How to Keep Your Cat Calm During Holidays and Fireworks
Would you like to have some strategies to keep your cat calm during the holidays, and the excitement of fireworks and New Year's Eve festivities?
Pets are usually pretty chill when it comes to hanging out with us at home. Cat's can be uniquely sensitive to visitors in the home, as well as the sights and sounds of festivities. In this article, I'll break down different strategies for calming. But remember, when it comes to a fear response to something that a pet feels it cannot get away from, you may need a prescription from a veterinarian to help calm them, especially when it comes to loud noises like fireworks.
What are the signs of fear in cats?
Signs of fear in cats include a tense posture where they may crouch to appear small and lean away while lowering their head. As fear worsens, they may sink away and even hiss if they become defensive. Less obvious signs include hiding (obviously!), trembling, and tail flicking. It's not uncommon for stress associated conditions such as feline lower urinary tract disease/cystitis and inflammatory bowel disease to flare when cats are stressed.
What should you do if there are guests in the home?
More than likely your cat will not enjoy meeting guests, especially children. Statistically, young boys are the most likely to be bitten by pets. Children tend to do all the wrong things. They put their hands out "so the cat or dog can smell it." Please, do not do this. Also, avoid direct eye contact, reaching for the cat, or looming over the pet in any way. If your cat approaches a guest and does a friendly leg rub or head but, it's probably safe to pet the cat. It's the rare cat that loves to meet strangers.
Here are some things you can try for calming:
- Pheremones - Feliway or Feliway multicat. These pheremones are hormones that naturally calm cats. Feliway has the scent from the glands on a cats face when they rub things with their cheek and Feliway Multicat has both the scent from the facial glands and the pheremones released when a mother cat lactates to calm her kittens.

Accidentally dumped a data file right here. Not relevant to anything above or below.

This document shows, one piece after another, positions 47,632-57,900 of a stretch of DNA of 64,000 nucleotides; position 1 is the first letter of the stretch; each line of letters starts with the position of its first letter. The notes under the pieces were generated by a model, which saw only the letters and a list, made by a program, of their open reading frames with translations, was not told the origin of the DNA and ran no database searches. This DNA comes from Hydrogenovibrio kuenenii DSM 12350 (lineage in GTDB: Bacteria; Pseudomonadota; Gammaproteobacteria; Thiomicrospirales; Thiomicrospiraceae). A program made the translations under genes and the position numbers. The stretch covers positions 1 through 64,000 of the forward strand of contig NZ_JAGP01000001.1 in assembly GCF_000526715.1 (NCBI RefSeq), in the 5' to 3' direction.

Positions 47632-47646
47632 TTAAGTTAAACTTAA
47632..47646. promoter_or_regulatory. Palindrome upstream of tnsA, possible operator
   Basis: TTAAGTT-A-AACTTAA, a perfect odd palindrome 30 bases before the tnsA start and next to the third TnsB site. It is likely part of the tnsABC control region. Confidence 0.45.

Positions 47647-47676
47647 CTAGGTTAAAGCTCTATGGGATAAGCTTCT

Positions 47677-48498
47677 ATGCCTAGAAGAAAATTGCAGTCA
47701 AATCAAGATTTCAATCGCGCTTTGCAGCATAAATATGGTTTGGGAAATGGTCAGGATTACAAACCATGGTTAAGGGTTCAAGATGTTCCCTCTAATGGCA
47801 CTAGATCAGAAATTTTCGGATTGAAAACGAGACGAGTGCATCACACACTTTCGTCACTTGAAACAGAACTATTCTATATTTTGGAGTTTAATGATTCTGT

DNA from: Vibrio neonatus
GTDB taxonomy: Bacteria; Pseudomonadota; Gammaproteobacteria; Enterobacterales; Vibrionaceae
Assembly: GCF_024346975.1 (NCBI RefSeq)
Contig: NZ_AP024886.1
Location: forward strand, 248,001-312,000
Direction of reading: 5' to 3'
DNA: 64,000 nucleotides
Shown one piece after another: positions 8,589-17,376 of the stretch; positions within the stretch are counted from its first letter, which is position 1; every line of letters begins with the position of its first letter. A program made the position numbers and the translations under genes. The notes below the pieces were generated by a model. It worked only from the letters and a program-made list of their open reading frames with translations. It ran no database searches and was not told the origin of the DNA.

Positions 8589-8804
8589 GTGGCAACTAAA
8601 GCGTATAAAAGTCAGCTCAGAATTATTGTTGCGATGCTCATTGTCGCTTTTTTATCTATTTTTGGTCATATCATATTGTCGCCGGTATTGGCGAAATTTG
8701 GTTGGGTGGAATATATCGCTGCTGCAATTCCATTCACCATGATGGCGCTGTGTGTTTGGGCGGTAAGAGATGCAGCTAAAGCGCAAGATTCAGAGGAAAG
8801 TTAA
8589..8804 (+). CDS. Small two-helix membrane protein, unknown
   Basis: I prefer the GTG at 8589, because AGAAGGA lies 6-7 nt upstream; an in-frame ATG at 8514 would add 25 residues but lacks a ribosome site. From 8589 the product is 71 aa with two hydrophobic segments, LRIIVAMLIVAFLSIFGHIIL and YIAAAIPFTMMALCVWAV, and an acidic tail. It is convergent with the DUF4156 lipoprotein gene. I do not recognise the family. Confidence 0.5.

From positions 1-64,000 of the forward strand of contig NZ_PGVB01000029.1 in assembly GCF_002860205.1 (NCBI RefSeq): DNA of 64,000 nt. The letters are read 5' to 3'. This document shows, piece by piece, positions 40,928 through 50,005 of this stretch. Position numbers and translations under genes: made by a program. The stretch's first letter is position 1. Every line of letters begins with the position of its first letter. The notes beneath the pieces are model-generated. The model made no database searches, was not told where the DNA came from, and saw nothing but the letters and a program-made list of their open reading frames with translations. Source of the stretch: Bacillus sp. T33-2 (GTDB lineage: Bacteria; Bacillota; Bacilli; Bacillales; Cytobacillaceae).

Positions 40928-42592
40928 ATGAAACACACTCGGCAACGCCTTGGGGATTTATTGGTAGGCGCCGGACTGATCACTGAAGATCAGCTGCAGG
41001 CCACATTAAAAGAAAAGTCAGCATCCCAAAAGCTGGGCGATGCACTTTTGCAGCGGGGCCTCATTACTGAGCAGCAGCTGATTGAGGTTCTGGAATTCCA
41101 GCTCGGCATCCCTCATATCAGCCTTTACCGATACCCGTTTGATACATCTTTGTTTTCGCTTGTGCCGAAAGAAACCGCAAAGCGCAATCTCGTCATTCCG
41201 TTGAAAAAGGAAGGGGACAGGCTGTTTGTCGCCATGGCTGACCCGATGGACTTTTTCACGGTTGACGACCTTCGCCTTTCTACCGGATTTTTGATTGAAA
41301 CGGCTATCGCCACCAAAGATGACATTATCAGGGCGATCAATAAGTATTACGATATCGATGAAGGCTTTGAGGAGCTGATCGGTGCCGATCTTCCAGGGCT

- Zylkene - a protein derived from milk that can decrease mild anxiety.
- Lavender - Cats are very sensitive to essential oils (oregano, clove, cinnamon and more) and they should never be applied directly to a cat. The most important thing regarding using lavender in cats is that a little bit goes a long way. First, put a dab on an area near your pet making sure they do not react. I will often put a dab on my wrist before examining a fearful cat. I avoid diffusing it into the environment when there are cats present and test a small amount near a resting spot.
- CBD - CBD seems to be a cure for everything these days. I even had someone ask me if they should give it to their puppy for no reason, like a vitamin for life! There are many promising studies including one done at Colorado State University that showed CBD decreased seizure frequency by 89%. There has not been a lot of work done in cats. The most important thing is to not give cats the psychoactive component of marijuana which is THC. Since CBD and THC products are not always third-party tested for safety, I can only recommend a few. Here is one site to check out. ElleVet Feline oil.
- Composure - a mixture of natural calming agents including L-theanine, lecithin I've heard results are individual. If it works, it works well in half ofthe cats that use it.
- Sensory Overload - provide a quiet, hiding place, lower lights, provide familiar toys and bedding
The bottom line is that you should test these prior to experiencing a stressful event. If the above strategies do not work, it might be a good time to ask your veterinarian about connecting you with a behaviorist who specializes in cats, and possibly a prescription medication for calming your cat for things like stressful and long car trips, and trips to the vet.